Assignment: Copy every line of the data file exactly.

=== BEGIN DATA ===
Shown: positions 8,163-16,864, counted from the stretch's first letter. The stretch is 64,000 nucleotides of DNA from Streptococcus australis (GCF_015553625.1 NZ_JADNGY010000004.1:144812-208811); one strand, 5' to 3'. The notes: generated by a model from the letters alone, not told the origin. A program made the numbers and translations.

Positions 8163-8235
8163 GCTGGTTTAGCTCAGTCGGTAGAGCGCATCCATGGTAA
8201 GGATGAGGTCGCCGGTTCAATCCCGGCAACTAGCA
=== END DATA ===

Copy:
Shown: positions 8,163-16,864, counted from the stretch's first letter. The stretch is 64,000 nucleotides of DNA from Streptococcus australis (GCF_015553625.1 NZ_JADNGY010000004.1:144812-208811); one strand, 5' to 3'. The notes: generated by a model from the letters alone, not told the origin. A program made the numbers and translations.

Positions 8163-8235
8163 GCTGGTTTAGCTCAGTCGGTAGAGCGCATCCATGGTAA
8201 GGATGAGGTCGCCGGTTCAATCCCGGCAACTAGCA